ENERGY: Cyprus close to resolving revenue sharing dispute for Aphrodite gas

Differences between Nicosia and the Noble-Shell-Delek consortium over a revenue sharing agreement for the exploitation of the Aphrodite field in Cyprus EEZ are soon to be overcome.

According to sources quoted by Politis newspaper, the two sides are closer to an agreement after a meeting held on 7 March, where the last remaining � mainly legal � obstacles where discussed.

Nicosia appears to be particularly optimistic as, according to Politis, Energy Minister George Lakkotrypis informed MPs during a closed meeting of the House’s Energy Committee that the deal would be sealed within 2-3 weeks.

According to Politis, Noble is expected to submit to the government negotiating team a revised text of the proposed revenue sharing contract. If there are no serious objections from Nicosia, which would call for a new round of consultation, then the agreement will be signed.

The revised agreement involves the reduction in the anticipated revenues of the Republic of Cyprus and an increase for the consortium in the event that the price of crude oil is close to 60 dollars per barrel (a condition set by the consortium), if oil prices go up, then the Republic’s revenue will increase accordingly.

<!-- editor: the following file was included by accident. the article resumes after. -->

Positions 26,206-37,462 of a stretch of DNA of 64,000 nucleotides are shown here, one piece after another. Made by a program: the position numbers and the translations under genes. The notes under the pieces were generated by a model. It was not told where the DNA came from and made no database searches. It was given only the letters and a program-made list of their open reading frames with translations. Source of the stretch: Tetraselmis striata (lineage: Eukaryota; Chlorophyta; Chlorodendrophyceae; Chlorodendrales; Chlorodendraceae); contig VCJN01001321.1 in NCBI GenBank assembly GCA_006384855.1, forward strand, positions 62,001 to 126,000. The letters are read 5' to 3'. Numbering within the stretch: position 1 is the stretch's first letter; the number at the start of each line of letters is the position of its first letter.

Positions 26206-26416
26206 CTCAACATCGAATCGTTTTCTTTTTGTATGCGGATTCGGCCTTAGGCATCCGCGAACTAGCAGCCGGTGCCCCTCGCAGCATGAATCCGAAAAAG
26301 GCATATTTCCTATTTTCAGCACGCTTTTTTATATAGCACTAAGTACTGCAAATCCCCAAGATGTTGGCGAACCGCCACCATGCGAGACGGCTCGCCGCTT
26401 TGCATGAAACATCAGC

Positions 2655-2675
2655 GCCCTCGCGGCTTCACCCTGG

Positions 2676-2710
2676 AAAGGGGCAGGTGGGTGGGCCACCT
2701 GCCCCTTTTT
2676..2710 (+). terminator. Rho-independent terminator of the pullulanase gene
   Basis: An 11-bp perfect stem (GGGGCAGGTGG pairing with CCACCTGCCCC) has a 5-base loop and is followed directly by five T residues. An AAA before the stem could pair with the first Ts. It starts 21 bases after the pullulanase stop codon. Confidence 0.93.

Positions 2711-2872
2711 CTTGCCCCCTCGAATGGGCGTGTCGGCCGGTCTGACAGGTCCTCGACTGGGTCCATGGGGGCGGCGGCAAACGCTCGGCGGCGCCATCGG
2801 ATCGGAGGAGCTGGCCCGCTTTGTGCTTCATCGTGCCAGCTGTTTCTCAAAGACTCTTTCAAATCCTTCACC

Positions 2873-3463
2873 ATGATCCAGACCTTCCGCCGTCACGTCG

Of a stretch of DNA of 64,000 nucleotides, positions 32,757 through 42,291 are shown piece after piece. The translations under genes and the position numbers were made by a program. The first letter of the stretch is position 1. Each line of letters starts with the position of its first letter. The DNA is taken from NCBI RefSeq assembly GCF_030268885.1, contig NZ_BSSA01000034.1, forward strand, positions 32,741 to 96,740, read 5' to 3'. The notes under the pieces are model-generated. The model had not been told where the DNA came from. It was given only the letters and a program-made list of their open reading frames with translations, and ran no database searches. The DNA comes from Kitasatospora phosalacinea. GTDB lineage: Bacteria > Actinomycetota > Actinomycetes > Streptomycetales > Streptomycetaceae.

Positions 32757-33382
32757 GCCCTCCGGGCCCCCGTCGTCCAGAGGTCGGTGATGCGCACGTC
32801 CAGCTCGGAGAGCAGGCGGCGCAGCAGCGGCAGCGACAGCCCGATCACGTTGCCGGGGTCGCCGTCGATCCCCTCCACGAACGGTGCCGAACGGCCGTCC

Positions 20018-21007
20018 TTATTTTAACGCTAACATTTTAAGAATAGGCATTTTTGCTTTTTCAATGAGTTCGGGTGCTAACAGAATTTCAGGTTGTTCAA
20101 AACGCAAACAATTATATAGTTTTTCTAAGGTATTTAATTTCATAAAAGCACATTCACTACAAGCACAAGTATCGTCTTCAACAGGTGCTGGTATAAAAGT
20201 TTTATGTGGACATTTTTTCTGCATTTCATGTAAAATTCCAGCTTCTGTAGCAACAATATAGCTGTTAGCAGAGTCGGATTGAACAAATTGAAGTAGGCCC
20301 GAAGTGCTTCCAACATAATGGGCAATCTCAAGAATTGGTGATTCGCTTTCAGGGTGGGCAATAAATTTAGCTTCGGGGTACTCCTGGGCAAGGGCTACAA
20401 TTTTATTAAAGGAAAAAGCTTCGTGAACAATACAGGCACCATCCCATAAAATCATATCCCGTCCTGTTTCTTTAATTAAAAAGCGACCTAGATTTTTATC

Responding to MPs’ questions in parliament, Lakkotrypis denied estimates of renowned expert Charles Ellinas that the new contract will see the Republic’s revenues from Aphrodite limited to around Euros 100 mln per year for the 15-year exploitation period of the gas field.

In addition, provisions have been incorporated into the contract, which according to government sources, better ensure the implementation of the land development program within specific timeframes.

From the reaction of MPs, it is clear that only AKEL does not support revision of the contract. AKEL continues to argue that the government should focus on building a land-based liquefaction plant in Vassiliko, by including findings in the Aphrodite gas field (with an average estimate of 4 trillion cubic feet).

Governmental officials, including Lakkotrypis, have stated, that the construction of a terminal remains a strategic goal, but it is not related to Aphrodite, as this reserve is now ripe for exploitation and the only tangible option for selling the gas is Egypt.

Other parties seem to favour the deal which is to see gas transferred to an LNG plant in Egypt for economic as well as geopolitical reasons.

Once the new contract between the Republic of Cyprus and the companies is finalised and signed, the Noble-Shell-Delek consortium, along with representatives from the State Hydrocarbon Company are to restart negotiations with the operators of the terminal at Egypt’s Idku this year for the sale and liquification of the reserves in the Aphrodite gas field.

It is estimated that it will then take 2-3 years to complete the studies for the Final Investment Decision and 3 more years for the construction of the mining infrastructure and a pipeline to transport the gas to the Egyptian coast.

Source: The Financial Mirror